Champagne and tears at premiere of 'Les Mis'


Colin Farrell must have parachuted in to the Irish premiere screening of Les Misérables on Monday evening, as he arrived late and was spotted by few as he attended with friends. Samantha Barks, a Hollywood actress who plays Eponine in the film, was due to introduce the film but pulled-out last minute due to “unforeseen circumstances”. Barks has been in Dublin for the past month as Nancy in Oliver!

Those who dreamed a dream of meeting Eddie Redmayne or Anne Hathaway might have been disappointed, but in the absence of any movie stars, Karen Koster from TV3 introduced the film. Either way there were no empty chairs or tables as invited guests at The Light House Cinema enjoyed a champagne reception hosted by Moët Chandon before the film.

Model Alison Canavan attended with her sister Laura, who said as a family of five sisters they are “massive” fans of the musical, with parties in their house often descending into singsongs of the show’s hits. Aoibheann McCaul who plays Caoimhe in Fair City had also been pestered by her sister Clíodhna to bring her along. McCaul is training as a fitness instructor as well as acting in the RTÉ soap.

Emerging film director Sean Branigan attended with his girlfriend Amy De Bhrun, an actor who will this year appear on our screens, both little and large, in supporting roles in new historical TV series Vikings and an Irish comedy film The Stag.

Also there were the creators of 2012’s hit Irish musical Alice in Funderland, writer Phillip McMahon and director Wayne Jordan, who attended with Jessica Hilliard from Dublin Fringe and Roísín McGann of Bord Gáis Energy Theatre. McMahon is working on a new radio soap opera called Buzzers with Luke Clancy as well as an Abbey theatre commission. He said he was “just here for Hugh Jackman”. Weren’t we all.

Afterwards, everyone rushed off to the bathrooms to mask their red eyes after the triumphant, tear-jerking final number.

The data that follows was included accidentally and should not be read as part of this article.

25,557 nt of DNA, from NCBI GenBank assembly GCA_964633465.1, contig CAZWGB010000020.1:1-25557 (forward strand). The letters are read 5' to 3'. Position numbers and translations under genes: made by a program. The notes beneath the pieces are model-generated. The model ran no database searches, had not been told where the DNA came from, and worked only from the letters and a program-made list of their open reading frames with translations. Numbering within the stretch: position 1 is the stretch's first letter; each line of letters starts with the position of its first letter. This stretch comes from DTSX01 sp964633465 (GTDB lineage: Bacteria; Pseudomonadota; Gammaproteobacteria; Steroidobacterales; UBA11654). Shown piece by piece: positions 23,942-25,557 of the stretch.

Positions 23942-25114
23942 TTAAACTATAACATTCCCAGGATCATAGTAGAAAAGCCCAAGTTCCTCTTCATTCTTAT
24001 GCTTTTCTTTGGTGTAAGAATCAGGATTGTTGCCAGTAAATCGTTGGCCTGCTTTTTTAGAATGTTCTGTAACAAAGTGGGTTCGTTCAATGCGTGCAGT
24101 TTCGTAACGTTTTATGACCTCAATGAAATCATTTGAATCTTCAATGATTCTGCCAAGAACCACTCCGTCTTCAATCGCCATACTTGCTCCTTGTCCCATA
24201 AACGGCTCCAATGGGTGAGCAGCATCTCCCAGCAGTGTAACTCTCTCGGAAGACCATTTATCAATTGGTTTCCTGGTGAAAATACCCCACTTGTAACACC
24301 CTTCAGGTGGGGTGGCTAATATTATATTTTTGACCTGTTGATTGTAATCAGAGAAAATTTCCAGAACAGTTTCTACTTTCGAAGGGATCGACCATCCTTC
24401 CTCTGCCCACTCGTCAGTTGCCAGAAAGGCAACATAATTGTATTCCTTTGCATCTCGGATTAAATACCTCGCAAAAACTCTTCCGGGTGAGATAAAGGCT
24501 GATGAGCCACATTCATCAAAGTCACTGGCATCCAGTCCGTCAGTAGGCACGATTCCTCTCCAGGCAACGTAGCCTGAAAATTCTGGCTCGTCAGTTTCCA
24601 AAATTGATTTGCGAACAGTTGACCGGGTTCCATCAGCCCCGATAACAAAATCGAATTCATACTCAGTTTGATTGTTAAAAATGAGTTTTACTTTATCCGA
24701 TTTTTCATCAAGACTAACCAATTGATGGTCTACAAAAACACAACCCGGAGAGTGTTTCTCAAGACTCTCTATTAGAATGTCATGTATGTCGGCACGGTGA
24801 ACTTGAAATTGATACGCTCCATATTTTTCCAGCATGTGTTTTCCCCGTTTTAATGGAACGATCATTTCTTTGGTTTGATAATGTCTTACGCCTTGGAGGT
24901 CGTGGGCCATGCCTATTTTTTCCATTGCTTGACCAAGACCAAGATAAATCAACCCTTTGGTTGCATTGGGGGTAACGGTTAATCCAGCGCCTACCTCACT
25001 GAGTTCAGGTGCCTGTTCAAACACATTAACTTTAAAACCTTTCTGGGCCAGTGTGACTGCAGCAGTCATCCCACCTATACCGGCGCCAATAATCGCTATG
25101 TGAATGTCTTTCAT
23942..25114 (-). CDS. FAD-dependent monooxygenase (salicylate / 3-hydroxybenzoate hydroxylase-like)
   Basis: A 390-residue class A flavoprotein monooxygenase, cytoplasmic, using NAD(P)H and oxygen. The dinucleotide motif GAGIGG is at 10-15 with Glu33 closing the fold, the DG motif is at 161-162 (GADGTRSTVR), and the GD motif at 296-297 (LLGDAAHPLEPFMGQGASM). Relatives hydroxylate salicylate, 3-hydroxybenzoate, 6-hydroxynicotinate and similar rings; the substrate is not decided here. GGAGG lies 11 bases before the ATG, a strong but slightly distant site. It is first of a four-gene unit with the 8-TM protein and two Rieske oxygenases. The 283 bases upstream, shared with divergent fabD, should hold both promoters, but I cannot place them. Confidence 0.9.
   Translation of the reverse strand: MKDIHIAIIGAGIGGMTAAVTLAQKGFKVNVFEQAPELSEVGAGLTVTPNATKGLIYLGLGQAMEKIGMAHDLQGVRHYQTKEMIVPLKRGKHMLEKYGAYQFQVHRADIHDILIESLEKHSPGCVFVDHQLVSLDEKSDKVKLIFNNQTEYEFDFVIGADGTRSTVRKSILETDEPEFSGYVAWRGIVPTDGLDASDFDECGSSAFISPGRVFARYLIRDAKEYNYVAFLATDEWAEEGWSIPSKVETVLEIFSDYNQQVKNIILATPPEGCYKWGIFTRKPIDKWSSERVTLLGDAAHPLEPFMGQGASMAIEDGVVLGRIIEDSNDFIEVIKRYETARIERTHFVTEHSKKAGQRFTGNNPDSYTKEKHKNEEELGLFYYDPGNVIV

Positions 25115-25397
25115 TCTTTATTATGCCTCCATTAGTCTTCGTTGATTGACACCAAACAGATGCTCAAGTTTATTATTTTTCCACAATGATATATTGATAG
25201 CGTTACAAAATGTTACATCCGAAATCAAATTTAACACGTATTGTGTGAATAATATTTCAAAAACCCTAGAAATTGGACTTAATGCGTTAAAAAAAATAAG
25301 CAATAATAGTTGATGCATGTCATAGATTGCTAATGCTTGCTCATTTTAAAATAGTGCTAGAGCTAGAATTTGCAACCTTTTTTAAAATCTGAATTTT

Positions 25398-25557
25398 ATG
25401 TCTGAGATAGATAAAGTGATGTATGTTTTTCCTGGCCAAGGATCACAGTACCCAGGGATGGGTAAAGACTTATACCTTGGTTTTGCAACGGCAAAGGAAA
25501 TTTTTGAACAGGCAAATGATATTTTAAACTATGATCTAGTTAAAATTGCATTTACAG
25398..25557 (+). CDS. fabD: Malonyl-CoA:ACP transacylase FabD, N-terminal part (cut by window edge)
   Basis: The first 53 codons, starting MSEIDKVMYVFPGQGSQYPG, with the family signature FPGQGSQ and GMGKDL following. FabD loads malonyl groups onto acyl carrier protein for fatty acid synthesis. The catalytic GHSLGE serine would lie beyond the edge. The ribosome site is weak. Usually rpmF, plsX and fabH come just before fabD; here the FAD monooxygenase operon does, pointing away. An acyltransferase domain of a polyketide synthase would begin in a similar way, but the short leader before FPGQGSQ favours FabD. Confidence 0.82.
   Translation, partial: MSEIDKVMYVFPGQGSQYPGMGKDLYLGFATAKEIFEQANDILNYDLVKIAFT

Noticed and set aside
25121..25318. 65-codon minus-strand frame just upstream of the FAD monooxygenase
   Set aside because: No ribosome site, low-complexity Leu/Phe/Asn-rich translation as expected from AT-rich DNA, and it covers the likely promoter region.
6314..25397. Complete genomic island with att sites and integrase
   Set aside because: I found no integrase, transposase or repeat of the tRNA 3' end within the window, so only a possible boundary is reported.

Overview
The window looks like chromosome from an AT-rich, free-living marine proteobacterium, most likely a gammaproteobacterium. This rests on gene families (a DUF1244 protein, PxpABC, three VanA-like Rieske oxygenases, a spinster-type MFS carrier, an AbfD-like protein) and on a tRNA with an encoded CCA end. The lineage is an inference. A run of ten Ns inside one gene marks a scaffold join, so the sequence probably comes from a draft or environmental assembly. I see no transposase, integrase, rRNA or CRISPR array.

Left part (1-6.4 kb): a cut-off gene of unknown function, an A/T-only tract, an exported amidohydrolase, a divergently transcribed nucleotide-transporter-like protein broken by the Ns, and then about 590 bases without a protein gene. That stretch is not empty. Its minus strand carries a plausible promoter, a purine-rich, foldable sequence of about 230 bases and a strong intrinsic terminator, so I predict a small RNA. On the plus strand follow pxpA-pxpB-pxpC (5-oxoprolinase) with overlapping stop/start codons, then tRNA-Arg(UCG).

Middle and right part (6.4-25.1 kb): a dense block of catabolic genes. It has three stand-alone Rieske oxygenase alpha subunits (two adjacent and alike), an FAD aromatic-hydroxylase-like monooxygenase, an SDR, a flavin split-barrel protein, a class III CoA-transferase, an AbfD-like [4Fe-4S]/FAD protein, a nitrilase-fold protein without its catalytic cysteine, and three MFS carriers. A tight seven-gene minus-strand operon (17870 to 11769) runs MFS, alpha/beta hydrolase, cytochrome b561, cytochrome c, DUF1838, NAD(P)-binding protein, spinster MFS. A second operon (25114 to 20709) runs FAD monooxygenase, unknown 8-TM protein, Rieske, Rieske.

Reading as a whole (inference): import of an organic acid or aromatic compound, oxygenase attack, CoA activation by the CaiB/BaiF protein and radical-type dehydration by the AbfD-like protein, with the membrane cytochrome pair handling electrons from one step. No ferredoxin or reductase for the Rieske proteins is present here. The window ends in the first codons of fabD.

Who we spotted The social editor of Image magazine, Tina Koumarianos, attended with her friend Gwen Chapple, Brendan Courtney from RTÉ’s Off the Rails and Noel Sutton from GAZE Film Festival.

Polish charity gigs

Paczki, a type of Polish doughnut, was served on Dublin’s Gardiner Street on Wednesday evening. In-spire Galerie was packed with Poles enjoying a reception to open the five-day charity event, The Great Orchestra of Christmas Charity, which raises funds for children’s hospitals.

It is Poland’s largest charity event, now in its 21st year. It is being held simultaneously in Dublin for the eighth time, and is organised by Gabriel Garus, from Warsaw, and his partner Barbara Bugarska.

The band El Grey, who are Marta Lukaszewicz and her husband, Christopher, provided music. Marta described their style as “Bjork meets Coldplay”.

The photographer Kinga Krzeczko donated work, as did artist Renata Ledzinksa, who brought along her son Marcel. Tomorrow’s “Grand Finale” will take place in The Living Room, Dublin, from noon.

Who we spotted Dublin photographer Patrick Brocklebank who took some of the earliest photos of U2.

'Hot curator of the moment' at launch of exhibition in Cross

To Francis Street on Thursday where Repetition opened at Cross Gallery. Curated by Margaret O’Brien, the exhibition also runs across Monster Truck Gallery in Temple Bar. Mark St John Ellis of the Cross Gallery said the Dublin art scene must have been quiet, as “everyone” was there.